King tide on Humboldt Bay, Dec. 14, 2020 | Photo: Ryan Burns

The surf will be particularly high and dangerous over the next few days, leading up to king tides —  extremely high tides that occur only a couple of times a year — on Monday Jan. 11 and Tuesday Jan. 12.

King tide events can provide an idea of what “normal” tide levels might look like in the future and help with planning for sea level rise. The City of Arcata is asking you to send in your king tide photos and the California Coastal Commission is also looking for pics to use for its King Tide Project. You can find a map of suggested places to view the king tide here.

Wherever you decide to view or document the water, make sure you do it safely! When large ocean swells coincide with high tides, the combination brings an increased change of damage and flooding. The U.S. National Weather Service and the Bureau of Land Management remind you to avoid climbing on coastal rocks and jetties over the next few days and to never turn your back on the ocean. 

“Jetties are particularly dangerous and large waves can appear suddenly,” the National Weather Service Eureka posts on its Facebook page. “Don’t be fooled by rocks and jetties that seem to be too high to be overtopped by waves. It might just be a period of smaller waves. Larger waves can suddenly appear and wash over previously dry rocks and jetties.”

You can find more information about the king tides and how to send in your photos in this press release from the City of Arcata:

The City of Arcata is seeking community assistance with photo-documenting water levels on Arcata Bay and in local creeks and streams during the King Tide events occurring Monday, January 11 and Tuesday, January 12.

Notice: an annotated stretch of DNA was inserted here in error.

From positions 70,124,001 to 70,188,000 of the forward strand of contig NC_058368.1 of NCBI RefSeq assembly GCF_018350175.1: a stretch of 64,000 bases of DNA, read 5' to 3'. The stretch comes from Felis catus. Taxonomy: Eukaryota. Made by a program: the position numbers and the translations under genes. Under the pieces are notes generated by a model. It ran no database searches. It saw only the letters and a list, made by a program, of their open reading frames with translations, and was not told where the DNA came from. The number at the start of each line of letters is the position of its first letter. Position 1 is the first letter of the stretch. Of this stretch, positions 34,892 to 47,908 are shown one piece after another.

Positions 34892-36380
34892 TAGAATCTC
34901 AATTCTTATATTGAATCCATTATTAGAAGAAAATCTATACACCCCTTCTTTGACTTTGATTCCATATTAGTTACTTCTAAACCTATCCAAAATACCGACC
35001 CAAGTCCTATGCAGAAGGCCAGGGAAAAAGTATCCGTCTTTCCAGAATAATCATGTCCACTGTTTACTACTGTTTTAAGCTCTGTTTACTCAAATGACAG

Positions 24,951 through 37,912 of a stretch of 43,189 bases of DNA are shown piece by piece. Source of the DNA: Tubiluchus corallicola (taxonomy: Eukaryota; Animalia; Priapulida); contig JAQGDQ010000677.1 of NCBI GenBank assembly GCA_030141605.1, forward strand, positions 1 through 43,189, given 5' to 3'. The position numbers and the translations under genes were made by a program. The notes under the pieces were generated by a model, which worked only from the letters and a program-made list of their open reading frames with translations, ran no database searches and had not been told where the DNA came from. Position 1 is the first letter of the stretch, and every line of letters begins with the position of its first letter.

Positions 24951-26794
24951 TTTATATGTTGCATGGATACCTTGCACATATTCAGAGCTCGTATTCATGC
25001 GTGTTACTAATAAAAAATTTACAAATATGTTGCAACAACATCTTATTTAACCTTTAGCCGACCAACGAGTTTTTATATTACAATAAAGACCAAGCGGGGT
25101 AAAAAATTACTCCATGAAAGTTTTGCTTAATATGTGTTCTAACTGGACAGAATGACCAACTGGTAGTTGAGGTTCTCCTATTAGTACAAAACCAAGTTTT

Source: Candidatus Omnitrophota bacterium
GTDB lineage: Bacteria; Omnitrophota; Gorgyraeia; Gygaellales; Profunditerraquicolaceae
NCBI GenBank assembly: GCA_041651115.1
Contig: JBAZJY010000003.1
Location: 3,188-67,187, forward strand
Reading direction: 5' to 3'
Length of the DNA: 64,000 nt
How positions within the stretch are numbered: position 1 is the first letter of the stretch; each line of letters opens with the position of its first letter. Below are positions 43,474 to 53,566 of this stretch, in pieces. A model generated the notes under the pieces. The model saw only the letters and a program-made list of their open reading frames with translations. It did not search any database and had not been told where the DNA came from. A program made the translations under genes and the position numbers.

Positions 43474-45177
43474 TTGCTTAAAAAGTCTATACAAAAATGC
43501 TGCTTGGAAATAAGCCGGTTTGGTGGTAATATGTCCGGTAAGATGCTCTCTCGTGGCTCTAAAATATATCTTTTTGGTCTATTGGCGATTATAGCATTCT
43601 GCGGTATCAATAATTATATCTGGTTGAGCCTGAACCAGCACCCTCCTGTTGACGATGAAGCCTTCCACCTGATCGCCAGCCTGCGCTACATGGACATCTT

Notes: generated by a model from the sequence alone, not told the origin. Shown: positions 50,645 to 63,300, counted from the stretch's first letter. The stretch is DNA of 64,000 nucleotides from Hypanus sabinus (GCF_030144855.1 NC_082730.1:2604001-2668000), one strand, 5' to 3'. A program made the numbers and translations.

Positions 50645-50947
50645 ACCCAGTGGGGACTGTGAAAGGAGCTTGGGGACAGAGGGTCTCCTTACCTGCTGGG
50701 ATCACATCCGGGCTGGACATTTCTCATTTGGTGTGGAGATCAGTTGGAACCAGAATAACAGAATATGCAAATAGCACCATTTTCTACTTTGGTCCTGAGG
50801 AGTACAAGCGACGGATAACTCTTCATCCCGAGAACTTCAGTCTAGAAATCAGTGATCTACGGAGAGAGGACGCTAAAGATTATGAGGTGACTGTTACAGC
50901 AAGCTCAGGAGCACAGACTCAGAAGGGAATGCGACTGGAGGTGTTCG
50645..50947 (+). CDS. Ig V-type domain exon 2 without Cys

King Tide events show projections of what “normal” tide levels could look like in the future as a result of sea level rise, and a visual record of King Tide events from year to year provides valuable data used by City staff when planning for sea level rise.

On Monday, January 11 at 10:18 a.m. and Tuesday, January 12 at 11:08 a.m., all community members are invited to observe and photograph the highest tides at key locations of interest throughout Arcata. A “King Tide Guide ” map of the observation sites can be found at

Photographs of the tides can be emailed to to be added to the City’s King Tide GIS Storymap in the future. Images may also be shared with the California Coastal Commission’s statewide King Tide Project at Photographs of the tides at locations in Humboldt County not included in the “King Tide Guide” are also welcome and encouraged.

In addition, on Tuesday, January 12, the City will host a virtual King Tide and Sea Level Rise Discussion at 2 p.m. The conversation will include information on how King Tide events can show effects of future sea level rise, photos of past King Tide events will be shared and Community Development Director, David Loya, will discuss how the City is approaching responses to sea level rise. A Zoom link to attend can be found at

All community members who choose to observe the King Tides are urged to follow safety precautions around water and COVID-19, and more detailed information on how to safely observe the tides can be found at For more information about KingTides and sea level rise, contact the Community Development Department at